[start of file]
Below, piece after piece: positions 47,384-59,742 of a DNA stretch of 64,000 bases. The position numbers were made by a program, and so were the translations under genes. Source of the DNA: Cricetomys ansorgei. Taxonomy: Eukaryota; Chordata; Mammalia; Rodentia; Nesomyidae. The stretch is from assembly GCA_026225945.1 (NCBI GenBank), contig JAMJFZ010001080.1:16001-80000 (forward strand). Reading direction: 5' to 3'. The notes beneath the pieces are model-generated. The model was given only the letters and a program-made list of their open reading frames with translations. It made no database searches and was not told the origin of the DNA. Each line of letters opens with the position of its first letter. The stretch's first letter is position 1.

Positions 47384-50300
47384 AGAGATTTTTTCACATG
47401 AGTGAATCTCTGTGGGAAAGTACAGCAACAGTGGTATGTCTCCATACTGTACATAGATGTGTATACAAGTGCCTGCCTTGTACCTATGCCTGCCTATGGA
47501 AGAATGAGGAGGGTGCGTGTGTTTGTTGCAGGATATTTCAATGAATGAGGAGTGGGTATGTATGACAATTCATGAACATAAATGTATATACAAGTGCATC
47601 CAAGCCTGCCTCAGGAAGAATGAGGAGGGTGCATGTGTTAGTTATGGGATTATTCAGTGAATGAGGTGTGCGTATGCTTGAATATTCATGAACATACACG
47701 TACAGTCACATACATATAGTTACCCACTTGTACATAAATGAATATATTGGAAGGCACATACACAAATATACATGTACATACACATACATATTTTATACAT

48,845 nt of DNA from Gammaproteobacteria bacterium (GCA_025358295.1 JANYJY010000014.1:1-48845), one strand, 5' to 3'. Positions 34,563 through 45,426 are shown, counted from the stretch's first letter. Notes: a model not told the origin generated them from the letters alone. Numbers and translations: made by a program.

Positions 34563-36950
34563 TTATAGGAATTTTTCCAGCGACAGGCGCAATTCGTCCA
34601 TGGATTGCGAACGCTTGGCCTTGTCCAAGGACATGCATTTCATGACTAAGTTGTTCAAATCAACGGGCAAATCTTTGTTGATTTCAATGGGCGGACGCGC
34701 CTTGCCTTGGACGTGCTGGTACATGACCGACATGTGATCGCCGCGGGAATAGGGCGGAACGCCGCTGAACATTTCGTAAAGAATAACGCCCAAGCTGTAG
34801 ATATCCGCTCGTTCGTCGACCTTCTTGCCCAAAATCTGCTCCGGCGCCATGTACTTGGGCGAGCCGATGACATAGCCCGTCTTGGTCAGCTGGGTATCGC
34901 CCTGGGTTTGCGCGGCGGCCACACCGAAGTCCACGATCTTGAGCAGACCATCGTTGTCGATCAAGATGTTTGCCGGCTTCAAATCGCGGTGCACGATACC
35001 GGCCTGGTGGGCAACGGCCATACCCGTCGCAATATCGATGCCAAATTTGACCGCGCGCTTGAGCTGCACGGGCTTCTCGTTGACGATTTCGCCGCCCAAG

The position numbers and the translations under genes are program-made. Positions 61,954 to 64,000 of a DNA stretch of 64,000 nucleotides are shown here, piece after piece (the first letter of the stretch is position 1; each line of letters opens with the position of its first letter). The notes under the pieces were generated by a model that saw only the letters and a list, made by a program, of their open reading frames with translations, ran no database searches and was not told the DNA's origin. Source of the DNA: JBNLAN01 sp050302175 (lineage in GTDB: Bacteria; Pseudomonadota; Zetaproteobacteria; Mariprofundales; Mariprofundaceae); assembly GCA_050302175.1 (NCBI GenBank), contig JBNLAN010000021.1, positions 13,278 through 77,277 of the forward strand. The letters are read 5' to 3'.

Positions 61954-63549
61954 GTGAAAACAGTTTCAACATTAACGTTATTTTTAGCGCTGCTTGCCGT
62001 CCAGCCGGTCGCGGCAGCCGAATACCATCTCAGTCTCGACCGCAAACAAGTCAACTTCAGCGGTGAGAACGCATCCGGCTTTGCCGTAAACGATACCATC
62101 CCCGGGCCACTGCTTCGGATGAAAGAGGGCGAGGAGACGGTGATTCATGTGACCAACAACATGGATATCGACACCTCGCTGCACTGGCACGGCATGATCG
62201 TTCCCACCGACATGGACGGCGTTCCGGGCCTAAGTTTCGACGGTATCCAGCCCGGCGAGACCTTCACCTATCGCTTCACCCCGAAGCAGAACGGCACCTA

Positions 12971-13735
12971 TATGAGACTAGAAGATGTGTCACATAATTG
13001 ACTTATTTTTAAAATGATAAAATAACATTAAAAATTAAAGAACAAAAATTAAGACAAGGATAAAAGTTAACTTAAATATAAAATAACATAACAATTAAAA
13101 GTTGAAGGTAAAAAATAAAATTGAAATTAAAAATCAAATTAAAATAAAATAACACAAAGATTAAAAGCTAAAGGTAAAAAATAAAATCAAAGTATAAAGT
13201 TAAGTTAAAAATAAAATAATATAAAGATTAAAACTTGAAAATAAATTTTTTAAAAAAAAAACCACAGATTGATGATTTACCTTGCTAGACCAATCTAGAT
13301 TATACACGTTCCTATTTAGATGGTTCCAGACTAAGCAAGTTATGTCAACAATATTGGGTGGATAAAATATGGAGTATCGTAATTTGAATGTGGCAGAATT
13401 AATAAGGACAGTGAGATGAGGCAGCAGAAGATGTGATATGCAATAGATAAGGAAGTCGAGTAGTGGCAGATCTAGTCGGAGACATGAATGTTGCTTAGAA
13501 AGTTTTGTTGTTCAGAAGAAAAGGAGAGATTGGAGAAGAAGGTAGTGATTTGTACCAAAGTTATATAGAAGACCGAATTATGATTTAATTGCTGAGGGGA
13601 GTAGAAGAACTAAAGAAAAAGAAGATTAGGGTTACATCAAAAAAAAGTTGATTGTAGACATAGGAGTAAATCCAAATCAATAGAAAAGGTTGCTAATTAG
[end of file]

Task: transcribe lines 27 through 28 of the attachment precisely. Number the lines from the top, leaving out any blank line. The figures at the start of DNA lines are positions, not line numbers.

13301 TATACACGTTCCTATTTAGATGGTTCCAGACTAAGCAAGTTATGTCAACAATATTGGGTGGATAAAATATGGAGTATCGTAATTTGAATGTGGCAGAATT
13401 AATAAGGACAGTGAGATGAGGCAGCAGAAGATGTGATATGCAATAGATAAGGAAGTCGAGTAGTGGCAGATCTAGTCGGAGACATGAATGTTGCTTAGAA